150 rescued dogs are doing well, according to humanitarian society

Shocked owner says a couple rented the house in Delater St.

More than 150 dogs removed from a rented home in Niagara-on-the-Lake last week are doing well and will likely be adopted.

The house on Delater Street now smells and has suffered dog damage, owner Arthur Scauzillo said.

Provincial Animal Welfare Services (PAWS) staff rescued the dogs and a Lincoln County Humane Society employee in St. Catharines said she expects the dogs to be adopted once the property is investigated. -being animals completed.

Brianna Dingman, an animal care technician with the Humane Society, said this was the first big “hoarding” problem the organization has had to tackle to help PAWS officials. The PAWS agency handles all animal welfare cases in the province.

Investigators would say little about why the dogs were kept in the house by the water. The investigation is continuing and no charges have been laid.

Scauzillo, a Toronto lawyer, said he started renting out the house to Christina Grein and Anthony Biondi in April. He told The Lake Report that they were both in their 60s.

“Oh my God, this is crazy,” Scauzillo said when informed that more than 150 dogs had been found inside his property.

“There was no indication. I don’t know what to do about it. I feel like I have done all I can. It’s just bad luck, ”he said.

The couple passed all credit and background checks, including with their previous owner.

He said the couple rented a farm in Brampton before moving to NOTL.

Scauzillo suspects that the boxes that neighbors on Delater Street said they saw being moved overnight were dogs being transported to the Delater Street house.

Scauzillo, in his sixties and married with grown children, said, “We’re all dog lovers. It’s so horrible that it could have happened.

“My daughter has a French Bulldog and we all love her.”

He thanked the residents for alerting the authorities.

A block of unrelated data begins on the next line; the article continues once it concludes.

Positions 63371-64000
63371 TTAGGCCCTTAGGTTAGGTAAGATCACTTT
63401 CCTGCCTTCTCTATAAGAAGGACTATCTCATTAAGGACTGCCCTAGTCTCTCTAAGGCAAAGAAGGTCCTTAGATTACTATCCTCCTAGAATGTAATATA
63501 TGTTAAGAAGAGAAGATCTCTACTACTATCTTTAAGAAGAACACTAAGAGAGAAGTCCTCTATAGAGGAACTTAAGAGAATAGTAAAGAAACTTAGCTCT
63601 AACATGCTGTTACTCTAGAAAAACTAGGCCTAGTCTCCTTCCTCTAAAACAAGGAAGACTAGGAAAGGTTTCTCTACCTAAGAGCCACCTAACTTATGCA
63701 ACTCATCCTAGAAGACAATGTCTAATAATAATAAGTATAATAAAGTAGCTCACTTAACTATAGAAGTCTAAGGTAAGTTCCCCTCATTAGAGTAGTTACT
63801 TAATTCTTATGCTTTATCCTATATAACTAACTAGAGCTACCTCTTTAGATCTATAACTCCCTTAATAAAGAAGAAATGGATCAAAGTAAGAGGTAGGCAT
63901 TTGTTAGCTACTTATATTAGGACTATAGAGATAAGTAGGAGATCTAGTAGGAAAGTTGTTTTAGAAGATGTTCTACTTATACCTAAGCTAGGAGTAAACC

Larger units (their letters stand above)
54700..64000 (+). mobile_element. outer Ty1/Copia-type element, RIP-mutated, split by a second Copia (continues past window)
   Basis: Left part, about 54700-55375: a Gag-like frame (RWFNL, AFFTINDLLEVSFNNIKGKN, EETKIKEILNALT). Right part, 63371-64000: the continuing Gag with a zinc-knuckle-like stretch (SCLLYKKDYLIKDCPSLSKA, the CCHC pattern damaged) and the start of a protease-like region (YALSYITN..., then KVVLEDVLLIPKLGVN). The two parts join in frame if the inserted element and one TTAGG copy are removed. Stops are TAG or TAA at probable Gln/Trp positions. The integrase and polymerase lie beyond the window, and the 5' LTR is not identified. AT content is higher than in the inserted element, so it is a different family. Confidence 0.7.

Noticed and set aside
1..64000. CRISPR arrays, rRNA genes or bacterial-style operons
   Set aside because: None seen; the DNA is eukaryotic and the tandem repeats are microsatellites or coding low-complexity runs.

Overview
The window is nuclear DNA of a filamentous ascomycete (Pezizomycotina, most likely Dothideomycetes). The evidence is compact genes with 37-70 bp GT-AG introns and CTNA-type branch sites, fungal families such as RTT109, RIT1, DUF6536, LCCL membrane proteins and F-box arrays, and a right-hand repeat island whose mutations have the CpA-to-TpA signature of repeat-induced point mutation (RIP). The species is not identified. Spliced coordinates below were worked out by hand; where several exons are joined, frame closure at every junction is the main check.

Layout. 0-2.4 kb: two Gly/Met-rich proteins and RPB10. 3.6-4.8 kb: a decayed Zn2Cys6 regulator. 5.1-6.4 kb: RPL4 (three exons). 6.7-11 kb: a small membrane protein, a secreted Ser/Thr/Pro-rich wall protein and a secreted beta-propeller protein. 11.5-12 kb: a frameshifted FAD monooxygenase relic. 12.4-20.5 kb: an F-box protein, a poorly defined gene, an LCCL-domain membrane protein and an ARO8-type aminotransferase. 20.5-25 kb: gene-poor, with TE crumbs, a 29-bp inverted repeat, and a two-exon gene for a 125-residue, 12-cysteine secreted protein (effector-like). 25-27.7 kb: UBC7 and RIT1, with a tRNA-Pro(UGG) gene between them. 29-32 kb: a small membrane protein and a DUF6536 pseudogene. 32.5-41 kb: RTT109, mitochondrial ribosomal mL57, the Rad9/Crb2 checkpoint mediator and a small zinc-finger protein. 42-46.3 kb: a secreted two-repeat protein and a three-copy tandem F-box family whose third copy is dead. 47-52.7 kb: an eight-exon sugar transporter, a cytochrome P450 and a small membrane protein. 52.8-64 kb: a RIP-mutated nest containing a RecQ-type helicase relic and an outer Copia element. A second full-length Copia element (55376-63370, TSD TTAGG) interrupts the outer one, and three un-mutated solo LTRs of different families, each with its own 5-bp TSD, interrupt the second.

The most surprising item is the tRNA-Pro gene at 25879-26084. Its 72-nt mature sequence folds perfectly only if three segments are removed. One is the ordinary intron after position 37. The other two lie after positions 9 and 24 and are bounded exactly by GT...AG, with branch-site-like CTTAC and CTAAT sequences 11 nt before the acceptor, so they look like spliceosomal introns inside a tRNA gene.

Scauzillo said he visited the house last Friday to inform the couple that they must leave by the end of the month and to inspect the damage.

“The whole house needs to be repainted. The walls are all yellowish, ”he said.

The vinyl carpet in the kitchen has also been stained yellow and there are scratches on the hardwood floors and walls, he said.

Scauzillo’s visit inside the residence confirmed that a bad smell reported by neighbors did indeed emanate from the house.

“Oh yeah, there is a smell.”

Scauzillo said Biondi apologized, but “that doesn’t get him very far in my book,” he said.

Grein wouldn’t see it, she was “too embarrassed,” he said.

While neighbors assumed the animals were part of a puppy mill, this has yet to be confirmed.

The dogs were removed from the home at 115 Delater Street between July 9 and July 14, according to Brent Ross, spokesperson for the Ministry of the Solicitor General.

“Removing a large number of animals usually involves a high degree of logistics and planning to organize appropriate shelter and veterinary care,” Ross said.

PAWS staff have organized boarding schools, shelters, aid companies, animal experts and veterinarians to provide shelter and care, he said.

The rescued dogs were moved to several different locations across the province, but animal welfare officials declined to say where they were taken.

Dingman said the dogs are doing reasonably well, although she hasn’t seen them herself.

It’s unclear whether any of the dogs will need to be euthanized, but Dingman didn’t expect this to happen.

“From what I’ve been told, I don’t see why they wouldn’t be adopted at some point,” she said.

“(Putting them down) is a last resort. Our end goal is either to save the dogs or to adopt them and let them live the rest of their lives as they should. The ministry has the same objective.

However, dogs cannot be adopted until animal welfare services give the green light, Dingman said.

PAWS was established in January 2020 and now deals with all animal abuse and welfare issues in Ontario.

The agency has received more than 69,000 calls related to animal abuse issues since its inception, Ross told The Lake Report in an email.

Before that, aid companies handled cases, but now they are legally obligated to contact animal welfare and cannot take dogs in when abuse is suspected, Dingman said.

“If we have a stray dog ​​that is showing signs of neglect or abuse and the owner wants to claim the dog, we need to release the dog and immediately call the ministry,” she said.

Puppies rescued from hoarding situations typically suffer from hair loss, dental issues, and uncut fingernails, she said.

Those accused of mistreating animals can face up to two years in prison and a fine of $ 150,000 for a first offense, according to the Ontario government website.

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